Chelsea captain, Gary Cahill, described the story of Holocaust survivor, Harry Spiro both horrific and inspiring after the 88 year-old spoke to the club’s first team squad.

“There can be no better way to help this cause than hear the first-hand account from Harry of his, his family’s and many others’ plight at the hands of the Nazis,” said a statement on the Chelsea website, “so in a talk organised by the Chelsea Foundation, in partnership with the Holocaust Educational Trust, he spoke to the squad and coaches in the Cobham meeting room more usually used for meticulous planning ahead of training and matches.”

All present were enthralled by the 88-year-old’s story which was both horrific and inspiring. Captain Gary Cahill spoke about it and the wider campaign on behalf of the team.

“I have never heard a testimony from a survivor before, and it was an incredible story,’ he said. ‘I am grateful Harry was able to share it with us.

“You could see everyone was fixated on his story. You found yourself so intrigued as to what he has been through in his life. It’s incredible to imagine for someone like myself who has grown up in a normal environment, the things he has gone through and the pictures he must have in his head growing up as a young boy which you should never, ever see.

“Then on the flipside, there was the great ending to the story. He has a beautiful family and a nice life now. We feel privileged to have him here and see him and hear his story.”

The campaign to tackle anti-Semitism was launched Tuesday and is supported by the club’s owner Roman Abramovich. It aims to raise awareness of and educate our players, staff, fans and the wider community with its ‘Say No to Antisemitism’ message.

“The Chelsea Foundation’s Building Bridges is important throughout the whole year, but the club have shown we are fully behind this campaign,” said Cahill, “It is something the club is very passionate about and us as players are very passionate to get behind as well, as you saw today.”

Harry was 10 years old when the Nazis invaded his native Poland and from that point on until he was liberated in 1945 he experienced so much.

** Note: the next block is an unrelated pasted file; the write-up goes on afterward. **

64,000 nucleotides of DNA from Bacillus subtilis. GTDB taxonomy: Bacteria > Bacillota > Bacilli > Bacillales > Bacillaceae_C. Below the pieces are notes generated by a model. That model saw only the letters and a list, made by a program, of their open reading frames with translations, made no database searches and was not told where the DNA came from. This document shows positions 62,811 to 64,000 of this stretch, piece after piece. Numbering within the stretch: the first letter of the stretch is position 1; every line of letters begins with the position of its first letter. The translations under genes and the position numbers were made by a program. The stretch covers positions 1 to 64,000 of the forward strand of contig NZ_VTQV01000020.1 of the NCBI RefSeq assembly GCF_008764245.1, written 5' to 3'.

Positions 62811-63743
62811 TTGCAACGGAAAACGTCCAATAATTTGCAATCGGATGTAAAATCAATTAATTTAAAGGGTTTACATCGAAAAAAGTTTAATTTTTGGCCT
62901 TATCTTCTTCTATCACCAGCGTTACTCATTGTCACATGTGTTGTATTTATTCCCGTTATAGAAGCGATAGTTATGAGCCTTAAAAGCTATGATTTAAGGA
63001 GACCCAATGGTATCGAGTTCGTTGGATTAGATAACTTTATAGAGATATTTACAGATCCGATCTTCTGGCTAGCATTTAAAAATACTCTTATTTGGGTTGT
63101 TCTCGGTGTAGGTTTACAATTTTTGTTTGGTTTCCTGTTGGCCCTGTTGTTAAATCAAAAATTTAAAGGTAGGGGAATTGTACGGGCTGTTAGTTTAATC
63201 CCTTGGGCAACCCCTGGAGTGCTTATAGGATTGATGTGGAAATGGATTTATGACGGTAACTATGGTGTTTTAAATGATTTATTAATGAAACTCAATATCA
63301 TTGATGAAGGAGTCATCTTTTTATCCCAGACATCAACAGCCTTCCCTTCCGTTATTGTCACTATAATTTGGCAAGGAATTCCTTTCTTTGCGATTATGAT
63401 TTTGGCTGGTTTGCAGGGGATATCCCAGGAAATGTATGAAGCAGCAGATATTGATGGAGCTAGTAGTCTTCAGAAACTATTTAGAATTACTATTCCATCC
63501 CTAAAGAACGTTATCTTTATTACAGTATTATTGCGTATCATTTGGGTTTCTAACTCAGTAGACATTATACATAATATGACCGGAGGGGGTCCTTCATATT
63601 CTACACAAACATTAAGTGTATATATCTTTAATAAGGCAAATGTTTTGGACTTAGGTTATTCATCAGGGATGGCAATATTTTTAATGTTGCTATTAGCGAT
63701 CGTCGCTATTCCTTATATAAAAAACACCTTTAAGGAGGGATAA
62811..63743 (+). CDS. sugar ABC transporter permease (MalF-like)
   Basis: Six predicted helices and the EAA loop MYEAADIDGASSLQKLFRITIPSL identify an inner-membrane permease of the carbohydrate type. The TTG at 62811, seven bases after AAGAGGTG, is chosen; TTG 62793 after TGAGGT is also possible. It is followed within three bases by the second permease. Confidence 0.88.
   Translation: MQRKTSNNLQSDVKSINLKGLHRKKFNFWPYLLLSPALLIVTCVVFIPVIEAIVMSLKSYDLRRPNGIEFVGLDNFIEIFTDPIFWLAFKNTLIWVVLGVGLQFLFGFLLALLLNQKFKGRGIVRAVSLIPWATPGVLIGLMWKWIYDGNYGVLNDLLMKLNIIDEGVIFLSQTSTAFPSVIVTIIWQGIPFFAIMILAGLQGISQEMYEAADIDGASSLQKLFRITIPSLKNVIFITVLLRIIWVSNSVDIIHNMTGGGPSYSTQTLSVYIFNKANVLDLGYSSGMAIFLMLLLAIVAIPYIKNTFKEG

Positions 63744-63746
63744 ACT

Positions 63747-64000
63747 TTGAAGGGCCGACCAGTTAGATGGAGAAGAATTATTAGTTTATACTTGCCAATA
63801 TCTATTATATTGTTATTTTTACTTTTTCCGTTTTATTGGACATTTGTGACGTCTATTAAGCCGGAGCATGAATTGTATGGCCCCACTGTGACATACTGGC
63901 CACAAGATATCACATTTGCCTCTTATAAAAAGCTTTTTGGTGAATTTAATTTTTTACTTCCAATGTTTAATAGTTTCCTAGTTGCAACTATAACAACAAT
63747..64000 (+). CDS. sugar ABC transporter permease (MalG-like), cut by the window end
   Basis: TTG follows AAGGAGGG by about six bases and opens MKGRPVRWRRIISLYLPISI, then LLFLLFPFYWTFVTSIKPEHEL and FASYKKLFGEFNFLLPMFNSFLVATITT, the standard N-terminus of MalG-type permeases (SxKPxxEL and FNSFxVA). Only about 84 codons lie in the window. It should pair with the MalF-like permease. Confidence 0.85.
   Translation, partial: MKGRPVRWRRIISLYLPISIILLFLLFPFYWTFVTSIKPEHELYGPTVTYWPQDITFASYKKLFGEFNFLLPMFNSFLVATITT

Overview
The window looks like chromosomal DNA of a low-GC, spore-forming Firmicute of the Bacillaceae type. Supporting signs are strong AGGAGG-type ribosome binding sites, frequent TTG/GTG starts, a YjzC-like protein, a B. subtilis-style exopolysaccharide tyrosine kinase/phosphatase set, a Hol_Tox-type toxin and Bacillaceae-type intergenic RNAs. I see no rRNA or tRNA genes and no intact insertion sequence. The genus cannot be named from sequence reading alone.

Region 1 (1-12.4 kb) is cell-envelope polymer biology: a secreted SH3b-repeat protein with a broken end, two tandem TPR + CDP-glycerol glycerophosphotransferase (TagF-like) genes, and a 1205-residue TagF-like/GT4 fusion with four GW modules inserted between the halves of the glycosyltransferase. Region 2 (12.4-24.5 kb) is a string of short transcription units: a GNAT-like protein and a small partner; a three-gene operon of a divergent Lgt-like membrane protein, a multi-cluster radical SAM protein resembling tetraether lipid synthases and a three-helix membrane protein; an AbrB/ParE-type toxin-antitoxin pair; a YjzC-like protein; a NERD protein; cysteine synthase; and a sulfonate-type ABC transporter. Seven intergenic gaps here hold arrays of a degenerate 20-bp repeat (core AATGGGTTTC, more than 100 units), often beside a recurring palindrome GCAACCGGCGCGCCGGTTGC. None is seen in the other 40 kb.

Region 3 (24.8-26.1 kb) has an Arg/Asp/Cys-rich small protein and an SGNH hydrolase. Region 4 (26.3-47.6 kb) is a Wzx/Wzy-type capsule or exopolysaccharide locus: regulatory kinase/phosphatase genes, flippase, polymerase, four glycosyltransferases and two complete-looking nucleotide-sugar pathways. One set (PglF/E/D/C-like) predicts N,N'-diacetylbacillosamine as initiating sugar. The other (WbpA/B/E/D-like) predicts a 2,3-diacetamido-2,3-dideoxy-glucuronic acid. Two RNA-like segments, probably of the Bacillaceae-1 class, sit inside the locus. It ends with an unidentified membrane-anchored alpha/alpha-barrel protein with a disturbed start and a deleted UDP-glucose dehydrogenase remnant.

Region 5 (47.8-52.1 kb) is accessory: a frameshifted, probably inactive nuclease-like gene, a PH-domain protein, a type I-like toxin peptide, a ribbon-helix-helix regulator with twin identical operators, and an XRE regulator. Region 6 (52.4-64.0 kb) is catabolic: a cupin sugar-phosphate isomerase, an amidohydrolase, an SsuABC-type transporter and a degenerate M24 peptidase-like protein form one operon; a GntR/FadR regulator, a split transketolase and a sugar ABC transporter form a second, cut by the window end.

He lived in an overcrowded, unhygienic ghetto where he was forced into factory labour. He was separated from his family and 22,000 others he had lived with in the ghetto who were all murdered. He lived in a succession of camps with a dehumanising effect and then was forced to march to another in Czechoslovakia where only one in 10 who had begun the long walk arrived alive. It was there he was eventually liberated by Soviet soldiers.

In 1945, 732 child survivors of the Holocaust were allowed to settle in the UK and one of those was Harry. He now regularly talks in schools.

This is a lot different,’ Harry said after his meeting with our players.

‘I don’t find it difficult to tell my story any more, and I do like to watch a good game of football. It was very difficult to watch Chelsea’s game yesterday though! Somehow, you could feel that Norwich was going to equalise.

‘Football is helping a lot in the fight against antisemitism. Take for example Chelsea. I remember 30 or 40 years ago and when my kids were younger, they supported Chelsea and very often I would take them there, and among the crowd you had a lot expressing very unpleasant things against Jews.

‘There were areas where a Jew was not happy to be amongst them. Now you don’t have this anymore so there is a lot you have done in only one club.

‘There is a still a big job to do but footballers do have a lot of influence on youngsters, and youngsters are the most important. Football is a great influence with youngsters and you have footballers supporting the message of not to hate. You have done a good job.

‘Only through generations of educating can you achieve the right thing. By hating you achieve nothing.’